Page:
This is me tackling my 2018 resolutions with my first mini reviews post!
I decided to group all these together since they all follow a common theme (sapphic relationships) and were all read during sapphicathon. I’m also including what kind of representation they have (if it was specified or somehow talked about) and possible trigger warnings (but please note that I might have forgotten or not have noticed some).
Books starred with * were review copies.
Ripped Pages by M. Hollis
This was a short Rapunzel retelling that went much farther than it probably intended, at least for me.
It was, at the surface, a cute f/f retelling, so just what you would expect. But there was so much more about this, with talk about the importance of representation in books and open and honest talk about sexuality.
It was also a story that I felt portrayed the recovery from emotional abuse in a perfect way, and that’s what made this a complete five stars for me.
Rep: unlabeled lesbian MC and bi/pansexual LI
TW: emotional abuse
* Kim Reaper: Grim Beginnings by Sarah Graley
This was really funny and a quick read.
I really liked the premise and the execution was okay. There’s not much depth to the plot or characters but that’s okay for such a comic, it promised to be funny and to have a cute and diverse f/f relationship and it definitely delivered on that part.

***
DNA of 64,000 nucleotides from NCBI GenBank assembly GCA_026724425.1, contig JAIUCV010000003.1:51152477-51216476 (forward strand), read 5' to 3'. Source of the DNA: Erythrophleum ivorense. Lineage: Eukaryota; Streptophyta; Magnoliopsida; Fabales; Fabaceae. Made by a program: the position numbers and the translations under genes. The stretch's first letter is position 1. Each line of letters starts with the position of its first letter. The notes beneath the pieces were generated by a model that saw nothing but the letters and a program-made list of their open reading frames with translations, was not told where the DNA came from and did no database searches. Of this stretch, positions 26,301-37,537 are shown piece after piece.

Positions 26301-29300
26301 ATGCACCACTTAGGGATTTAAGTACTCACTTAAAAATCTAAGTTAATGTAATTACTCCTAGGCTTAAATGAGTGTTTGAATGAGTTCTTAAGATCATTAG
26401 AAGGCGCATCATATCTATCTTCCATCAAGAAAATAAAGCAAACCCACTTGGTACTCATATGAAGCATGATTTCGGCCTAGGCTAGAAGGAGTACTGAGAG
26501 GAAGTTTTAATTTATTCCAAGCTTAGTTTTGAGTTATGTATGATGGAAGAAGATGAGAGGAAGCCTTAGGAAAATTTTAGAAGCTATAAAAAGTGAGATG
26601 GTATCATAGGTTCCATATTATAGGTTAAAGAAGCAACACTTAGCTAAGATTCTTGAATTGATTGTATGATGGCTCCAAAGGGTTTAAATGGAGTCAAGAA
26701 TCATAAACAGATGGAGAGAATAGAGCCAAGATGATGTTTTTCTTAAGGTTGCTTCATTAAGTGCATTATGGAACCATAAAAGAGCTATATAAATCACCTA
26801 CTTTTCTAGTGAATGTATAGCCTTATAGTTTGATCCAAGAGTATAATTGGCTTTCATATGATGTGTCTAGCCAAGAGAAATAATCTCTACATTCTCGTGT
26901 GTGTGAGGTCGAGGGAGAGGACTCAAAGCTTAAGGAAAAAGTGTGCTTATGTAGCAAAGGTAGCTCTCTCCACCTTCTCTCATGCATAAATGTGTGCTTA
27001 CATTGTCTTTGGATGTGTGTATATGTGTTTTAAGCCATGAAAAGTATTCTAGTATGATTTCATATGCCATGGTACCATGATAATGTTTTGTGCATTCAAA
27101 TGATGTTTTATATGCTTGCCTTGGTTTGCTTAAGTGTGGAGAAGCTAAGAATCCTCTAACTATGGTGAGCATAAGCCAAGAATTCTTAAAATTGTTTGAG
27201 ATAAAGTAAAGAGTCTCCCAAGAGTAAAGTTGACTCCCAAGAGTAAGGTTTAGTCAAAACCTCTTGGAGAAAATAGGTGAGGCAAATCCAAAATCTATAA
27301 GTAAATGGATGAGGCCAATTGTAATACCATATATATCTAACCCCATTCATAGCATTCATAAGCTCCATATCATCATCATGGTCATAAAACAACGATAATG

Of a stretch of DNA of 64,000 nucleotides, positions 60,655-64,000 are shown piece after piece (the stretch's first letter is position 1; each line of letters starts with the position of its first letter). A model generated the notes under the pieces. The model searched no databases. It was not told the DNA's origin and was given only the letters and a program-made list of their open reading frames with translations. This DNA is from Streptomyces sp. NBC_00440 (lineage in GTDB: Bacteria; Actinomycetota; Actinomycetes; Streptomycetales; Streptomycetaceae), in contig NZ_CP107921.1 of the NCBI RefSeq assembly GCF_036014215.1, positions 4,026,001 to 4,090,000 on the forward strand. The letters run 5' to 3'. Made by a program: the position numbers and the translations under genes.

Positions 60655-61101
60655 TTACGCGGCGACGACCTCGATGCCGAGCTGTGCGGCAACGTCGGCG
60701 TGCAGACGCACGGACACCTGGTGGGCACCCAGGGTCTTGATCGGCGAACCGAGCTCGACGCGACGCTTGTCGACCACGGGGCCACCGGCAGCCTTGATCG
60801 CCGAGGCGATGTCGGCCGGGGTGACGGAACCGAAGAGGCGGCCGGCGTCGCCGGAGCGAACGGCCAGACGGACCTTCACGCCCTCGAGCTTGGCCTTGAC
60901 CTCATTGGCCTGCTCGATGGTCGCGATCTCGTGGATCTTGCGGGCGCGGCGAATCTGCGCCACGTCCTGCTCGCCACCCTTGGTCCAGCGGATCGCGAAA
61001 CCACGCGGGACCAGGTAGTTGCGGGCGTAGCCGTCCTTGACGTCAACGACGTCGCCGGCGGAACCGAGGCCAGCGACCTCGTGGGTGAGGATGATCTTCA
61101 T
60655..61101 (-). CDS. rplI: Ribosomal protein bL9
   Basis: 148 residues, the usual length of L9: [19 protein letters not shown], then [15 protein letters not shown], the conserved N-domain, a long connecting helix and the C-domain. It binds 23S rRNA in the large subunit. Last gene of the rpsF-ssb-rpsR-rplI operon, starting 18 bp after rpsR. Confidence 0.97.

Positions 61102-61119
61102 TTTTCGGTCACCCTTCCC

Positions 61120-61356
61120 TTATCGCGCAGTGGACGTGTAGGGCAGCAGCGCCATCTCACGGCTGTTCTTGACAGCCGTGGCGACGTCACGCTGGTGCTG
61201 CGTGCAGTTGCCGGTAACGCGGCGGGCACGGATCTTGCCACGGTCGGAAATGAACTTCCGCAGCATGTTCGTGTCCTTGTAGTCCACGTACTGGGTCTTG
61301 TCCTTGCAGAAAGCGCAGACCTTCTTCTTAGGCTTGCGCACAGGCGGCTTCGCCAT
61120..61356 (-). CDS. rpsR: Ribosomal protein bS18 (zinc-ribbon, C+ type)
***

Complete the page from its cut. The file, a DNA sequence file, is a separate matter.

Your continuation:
I personally won’t buy the sequel just because this was not completely my cup of tea but someone with a similar humor as the author will enjoy it a lot.
The Melody of You and Me by M. Hollis
This was my third M. Hollis short story (well this is actually more like a novella) and I think it’s safe to say I really like the author.
It’s a contemporary about two girls meeting because they work in the same library (yay libraries!) and it’s just a fun and cute contemporary story while also managing to talk about important topics without going too deep.
Rep: pansexual MC and lesbian LI
The Edge of the Abyss by Emilie Skrutskie
This was the sequel to The Abyss Surrounds Us and I loved it so much. Probably not as much as the first one, but it was a well done sequel and it definitely lived up to the quality that was book one.
I can’t really say much without spoiling book one, so I’ll just say that my favorite thing in both installments was the romance, which was done perfectly in book one and was done almost as perfectly here. There were a few very minor things that I found were a bit too repetitive but overall it was believable, and I especially loved the kind of ending this got.
It’s definitely not a cliché worldbuilding and not a cliché romance, and I think it’s a really good series to start with if you’ve never read books with f/f romance.
Rep: unlabeled and not really talked about but I believe they’re both lesbians
Annie on my Mind by Nancy Garden
This was definitely my favorite read of sapphicathon. I can’t believe I’ve owned this book since last June and I’ve waited until now to read it, but I probably enjoyed it much more now that I would have this summer for various reasons.